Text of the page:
Now, if you follow me on Twitter and FB, you will know that I am out and about this week covering the yearly goodness that is Manifesto. I will be working on a piece for Revolt.tv, but in the meantime, I figured a few words about my day are truly warranted.
I’m going to state this one more time because this statement truly came from the heart. I wrote this as my status on FB as I sat on my sofa to reflect upon the day:
Today was a DAY at MANIFESTO Festival, y’all. It was an emotional roller-coaster ride. Like I said on Twitter, it has been an exhausting, inspiring, emotionally draining and spectacular day.
I’m all about safe spaces for women to shine and be vulnerable with each other. But I also love the fact that safe spaces for real and valuable discussions between men and women in the arts resides in Toronto as well. Shouts to the Manifesto team for providing this outlet and for simply getting it right over the years. They’re not on their tenth year for nothing.
There were so many gut-wrenching, challenging and thought-provoking conversations that took place during the panels I attended, that it would have been remiss of me to not come through and say a few words. Now, no offence to the men on the panels (I shall chat more about Director X at a later time), but it was all about the ladies. Queen Bey had it right when she declared that girls run the world. But let’s take the ‘girls’ moniker and replace it with ‘women.’ For me, the women stood out and proclaimed the stage as theirs yesterday. They shared in their triumphs, their personal obstacles and most of all—their unwavering perseverance.
At the keynote address, Nam Kiwanuka spoke candidly about her physical abuse by the hands of her father and her attempt at suicide at the tender age of 13. The ‘In Conversation‘ round with Stacey Mckenzie had her relaying stories about people who were quick to shut her down, berate her and deter her from aspiring to become the supermodel she has become today. The ladies of Roxanne’s Revenge: A Candid Discussion About Women in the Media (Anupa Mistry, Kayla Greaves, Samantha O’Connor,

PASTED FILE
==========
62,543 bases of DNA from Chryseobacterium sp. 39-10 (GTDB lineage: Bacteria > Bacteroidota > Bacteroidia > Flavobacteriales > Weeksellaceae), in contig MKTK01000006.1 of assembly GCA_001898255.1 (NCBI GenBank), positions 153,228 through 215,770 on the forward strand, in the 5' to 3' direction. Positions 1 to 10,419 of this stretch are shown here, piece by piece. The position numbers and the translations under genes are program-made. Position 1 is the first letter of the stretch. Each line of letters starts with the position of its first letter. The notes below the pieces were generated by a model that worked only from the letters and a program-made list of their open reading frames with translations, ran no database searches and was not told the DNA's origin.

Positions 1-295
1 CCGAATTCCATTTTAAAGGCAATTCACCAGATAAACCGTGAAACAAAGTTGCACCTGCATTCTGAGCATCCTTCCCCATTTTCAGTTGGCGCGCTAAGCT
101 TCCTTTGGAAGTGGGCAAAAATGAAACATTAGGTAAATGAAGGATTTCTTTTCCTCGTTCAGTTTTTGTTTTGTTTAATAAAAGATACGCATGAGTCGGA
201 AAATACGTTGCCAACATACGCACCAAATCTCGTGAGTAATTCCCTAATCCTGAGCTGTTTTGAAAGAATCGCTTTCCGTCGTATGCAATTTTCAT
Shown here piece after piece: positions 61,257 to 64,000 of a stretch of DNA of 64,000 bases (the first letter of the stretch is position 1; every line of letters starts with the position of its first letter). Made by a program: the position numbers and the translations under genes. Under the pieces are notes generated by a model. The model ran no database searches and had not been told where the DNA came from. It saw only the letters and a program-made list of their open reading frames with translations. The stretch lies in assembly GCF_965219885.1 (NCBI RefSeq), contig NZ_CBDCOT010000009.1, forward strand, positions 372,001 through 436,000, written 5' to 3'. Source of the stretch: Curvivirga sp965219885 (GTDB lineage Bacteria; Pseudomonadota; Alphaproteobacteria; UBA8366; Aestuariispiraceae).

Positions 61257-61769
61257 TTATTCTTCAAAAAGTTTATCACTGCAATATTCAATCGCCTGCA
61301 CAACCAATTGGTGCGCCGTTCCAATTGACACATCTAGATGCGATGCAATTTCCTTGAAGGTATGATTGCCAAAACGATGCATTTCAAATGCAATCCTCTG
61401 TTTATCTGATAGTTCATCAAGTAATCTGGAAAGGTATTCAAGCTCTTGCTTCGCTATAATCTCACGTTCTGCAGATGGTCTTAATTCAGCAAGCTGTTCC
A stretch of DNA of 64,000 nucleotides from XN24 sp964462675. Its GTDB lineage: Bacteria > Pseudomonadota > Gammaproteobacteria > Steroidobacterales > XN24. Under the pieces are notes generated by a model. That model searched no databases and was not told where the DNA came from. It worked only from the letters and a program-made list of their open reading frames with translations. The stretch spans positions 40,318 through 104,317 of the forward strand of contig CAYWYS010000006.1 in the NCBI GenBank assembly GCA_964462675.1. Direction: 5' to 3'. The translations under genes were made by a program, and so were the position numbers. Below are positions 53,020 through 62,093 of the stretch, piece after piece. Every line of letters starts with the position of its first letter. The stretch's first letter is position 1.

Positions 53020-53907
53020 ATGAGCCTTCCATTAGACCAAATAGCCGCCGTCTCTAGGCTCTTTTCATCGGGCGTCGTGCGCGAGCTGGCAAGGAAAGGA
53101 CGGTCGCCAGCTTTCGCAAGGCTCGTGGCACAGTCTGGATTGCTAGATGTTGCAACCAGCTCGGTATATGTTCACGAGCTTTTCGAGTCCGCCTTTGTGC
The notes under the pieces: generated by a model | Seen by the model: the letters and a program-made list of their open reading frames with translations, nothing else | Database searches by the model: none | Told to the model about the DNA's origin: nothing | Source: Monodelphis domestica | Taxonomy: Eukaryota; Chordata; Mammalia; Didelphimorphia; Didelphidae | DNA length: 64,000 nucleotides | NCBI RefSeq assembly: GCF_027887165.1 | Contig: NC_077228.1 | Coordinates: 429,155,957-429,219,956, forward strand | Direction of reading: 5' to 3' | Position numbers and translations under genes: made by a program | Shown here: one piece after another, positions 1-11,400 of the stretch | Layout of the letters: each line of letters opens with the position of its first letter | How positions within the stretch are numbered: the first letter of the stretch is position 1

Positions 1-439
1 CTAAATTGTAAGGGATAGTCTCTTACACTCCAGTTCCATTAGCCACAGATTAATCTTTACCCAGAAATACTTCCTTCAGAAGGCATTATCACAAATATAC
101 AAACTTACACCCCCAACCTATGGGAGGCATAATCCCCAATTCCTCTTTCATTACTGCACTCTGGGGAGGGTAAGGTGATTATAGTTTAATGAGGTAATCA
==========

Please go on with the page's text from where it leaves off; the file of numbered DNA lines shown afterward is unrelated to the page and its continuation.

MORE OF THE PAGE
Amanda Parris and Sajae Elder) all discussed their position in media, discrimination and demanding respect in their field. As you can imagine, there was a lot to take in.
For me, the reoccurring themes from the panels that I attended were perseverance and authenticity.
In terms of perseverance, without that one characteristic, they would not be the women they are today. Without authenticity and staying true to their voice and pursuant of their dreams, they would not be in the positions that they are in today. It was heart-breaking, yet inspiring. Riveting and restorative. Informative and enlightening. All the discussions evoked so many feelings, that I was seriously drained by the end of the day. But the funny thing is, it wasn’t an unfavourable feeling. It was more of an exulting celebration of holding these sisters in even higher regard than I did already. I walked out of the Manifesto panels absolutely proud of the women that we have here doing the damn thing as journalists, models, editors and television hosts—representing media in the most ways. Seeing one’s progress through the rosy spectacles of social media is one thing, knowing and understanding the rough patches and the journey it took to get there makes it all the more real.
Next up on Wednesday—Gyalcast Live featuring Ponytailz and Tanisha Scott